Miniature Statue of ‘Hungarian Suicide Song’ Writer Rezső Seress Appears in Downtown Budapest
Fanni Kaszás 2019.09.10.
Another hidden miniature sculpture appeared on the streets of Budapest: this time, guerilla-sculptor Mihály Kolodko’s new tiny artwork depicts Hungarian musician Rezső Seress and tells the story of his infamous song (probably one of the most infamous in history), Gloomy Sunday, also known as the “Hungarian suicide song.”
The new statue of the pianist and former trapeze artist was placed near the Kispipa restaurant-bar on Akácfa street, where he worked as a musician.
Rezső Seress, born as Rudolf Spitzer in 1889, became quite successful as a songwriter in Hungary between the World Wars. His most famous composition, Gloomy Sunday, written in the age of The Great Depression in 1933, was a hit even in the United States, especially Billie Holiday’s version of it, but he was still constantly in need of money.
Due to his Jewish origins and Hungary having been an ally of Nazi Germany in the dark times of the 30s and the Second World War, he was forced to do Labour Service, which was a form of forced labour. Seress survived the Holocaust thanks to a military officer of high standing recognizing him as the writer of Gloomy Sunday.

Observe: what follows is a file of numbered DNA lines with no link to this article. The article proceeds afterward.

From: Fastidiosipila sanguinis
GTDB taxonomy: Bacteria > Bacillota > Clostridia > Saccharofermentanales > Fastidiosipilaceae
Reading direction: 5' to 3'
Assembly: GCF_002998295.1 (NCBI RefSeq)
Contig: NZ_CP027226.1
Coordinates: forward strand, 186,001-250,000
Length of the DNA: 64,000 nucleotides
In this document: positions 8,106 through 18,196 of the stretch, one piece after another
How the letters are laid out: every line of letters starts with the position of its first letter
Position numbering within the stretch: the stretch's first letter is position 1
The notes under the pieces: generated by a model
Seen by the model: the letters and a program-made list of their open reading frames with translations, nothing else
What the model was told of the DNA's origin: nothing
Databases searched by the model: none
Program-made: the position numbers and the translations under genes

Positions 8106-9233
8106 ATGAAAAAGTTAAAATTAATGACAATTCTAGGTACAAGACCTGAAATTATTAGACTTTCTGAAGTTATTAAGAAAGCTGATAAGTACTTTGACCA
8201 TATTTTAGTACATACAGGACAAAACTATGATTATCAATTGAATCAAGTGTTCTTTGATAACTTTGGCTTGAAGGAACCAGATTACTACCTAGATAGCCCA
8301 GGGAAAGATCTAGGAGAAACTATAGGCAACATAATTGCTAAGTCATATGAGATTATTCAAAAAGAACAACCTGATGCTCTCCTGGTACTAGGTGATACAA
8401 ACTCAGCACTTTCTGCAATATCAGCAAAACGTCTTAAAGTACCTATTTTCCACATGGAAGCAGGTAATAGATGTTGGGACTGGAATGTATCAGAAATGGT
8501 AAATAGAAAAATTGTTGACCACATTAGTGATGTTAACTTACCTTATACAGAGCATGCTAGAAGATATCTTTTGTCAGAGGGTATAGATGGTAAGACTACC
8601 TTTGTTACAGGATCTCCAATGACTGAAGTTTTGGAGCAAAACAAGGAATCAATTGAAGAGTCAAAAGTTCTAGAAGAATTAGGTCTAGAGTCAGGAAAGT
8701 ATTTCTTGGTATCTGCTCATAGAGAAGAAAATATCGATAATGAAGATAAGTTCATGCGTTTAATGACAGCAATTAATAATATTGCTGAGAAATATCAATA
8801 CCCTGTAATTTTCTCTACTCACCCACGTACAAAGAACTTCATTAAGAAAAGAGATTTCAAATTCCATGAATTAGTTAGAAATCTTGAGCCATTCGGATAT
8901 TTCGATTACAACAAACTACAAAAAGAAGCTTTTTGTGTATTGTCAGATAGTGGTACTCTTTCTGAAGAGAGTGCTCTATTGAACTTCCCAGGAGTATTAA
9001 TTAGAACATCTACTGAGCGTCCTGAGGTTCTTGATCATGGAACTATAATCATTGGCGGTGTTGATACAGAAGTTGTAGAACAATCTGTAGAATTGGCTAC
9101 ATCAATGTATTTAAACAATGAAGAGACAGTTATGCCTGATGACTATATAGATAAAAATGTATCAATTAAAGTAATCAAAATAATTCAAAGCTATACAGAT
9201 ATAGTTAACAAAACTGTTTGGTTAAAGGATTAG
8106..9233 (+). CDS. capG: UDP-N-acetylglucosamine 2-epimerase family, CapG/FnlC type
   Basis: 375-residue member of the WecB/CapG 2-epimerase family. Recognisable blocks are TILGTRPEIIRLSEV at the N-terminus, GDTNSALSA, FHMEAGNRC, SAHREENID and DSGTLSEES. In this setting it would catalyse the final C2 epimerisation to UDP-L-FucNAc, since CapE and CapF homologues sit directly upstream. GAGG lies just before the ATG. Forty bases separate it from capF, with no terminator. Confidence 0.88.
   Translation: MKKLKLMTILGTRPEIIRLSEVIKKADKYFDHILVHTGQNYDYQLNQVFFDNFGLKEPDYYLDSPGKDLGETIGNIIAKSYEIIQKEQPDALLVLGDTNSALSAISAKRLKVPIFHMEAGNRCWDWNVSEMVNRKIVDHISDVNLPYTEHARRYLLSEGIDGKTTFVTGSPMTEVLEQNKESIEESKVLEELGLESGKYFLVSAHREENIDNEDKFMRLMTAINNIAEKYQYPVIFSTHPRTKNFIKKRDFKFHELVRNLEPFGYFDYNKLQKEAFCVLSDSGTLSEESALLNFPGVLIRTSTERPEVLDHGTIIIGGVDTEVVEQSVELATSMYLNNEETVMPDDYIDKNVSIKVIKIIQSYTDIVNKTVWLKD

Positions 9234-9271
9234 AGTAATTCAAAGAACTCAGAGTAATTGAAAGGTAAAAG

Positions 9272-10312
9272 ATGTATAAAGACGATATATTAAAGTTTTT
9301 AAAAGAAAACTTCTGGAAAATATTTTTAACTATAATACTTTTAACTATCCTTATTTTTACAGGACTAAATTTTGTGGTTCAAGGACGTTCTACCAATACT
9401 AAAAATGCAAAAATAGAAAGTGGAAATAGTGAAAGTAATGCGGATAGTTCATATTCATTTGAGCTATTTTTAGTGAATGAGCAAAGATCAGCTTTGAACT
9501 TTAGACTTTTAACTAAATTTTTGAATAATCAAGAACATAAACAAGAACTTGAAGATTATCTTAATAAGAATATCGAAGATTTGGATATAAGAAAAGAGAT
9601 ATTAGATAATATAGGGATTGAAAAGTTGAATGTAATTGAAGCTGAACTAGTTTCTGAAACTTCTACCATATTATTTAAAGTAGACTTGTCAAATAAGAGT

After WWII during the communist regime, he was not allowed to play his songs, as they were blacklisted by those in power, and he was regarded as a supporter of the nationalist Horthy regime. He had to play the piano at the legendary bar, Kispipa, a favourite among the artists and working-class bohemians, to make a living. Battling depression for decades and suffering to make ends meet, Seress committed suicide in Budapest in January 1968. Although he survived jumping out of a window, he later choked himself to death with a wire in the hospital. His obituary in the New York Times also mentioned the notorious reputation of “Gloomy Sunday,” which caused a great number of suicides due to its melancholic melody and bleak lyrics. The song was even banned by the BBC – supposedly due to its negative effects on wartime morale – the ban actually just being lifted in 2002.
Kolodko’s sculpture is placed under a WIFI pictogram, which may indicate that passers-by will be able to listen to the original version of Gloomy Sunday or one of Seress’ other works for free by connecting to the internet.
The artist placed his first miniature bronze statue depicting Főkukac (Boss Worm) from the iconic 1980s Hungarian cartoon, A nagy ho-ho-ho-horgász (The Great Angler), in the Hungarian capital in 2016. Since then, both adults and children have searched high and low for the miniature figures scattered all across Budapest. A couple of months ago, Hungary Today spoke to the sculptor about his guerilla art, the statuette hunt, and the inspiration behind the miniature figures: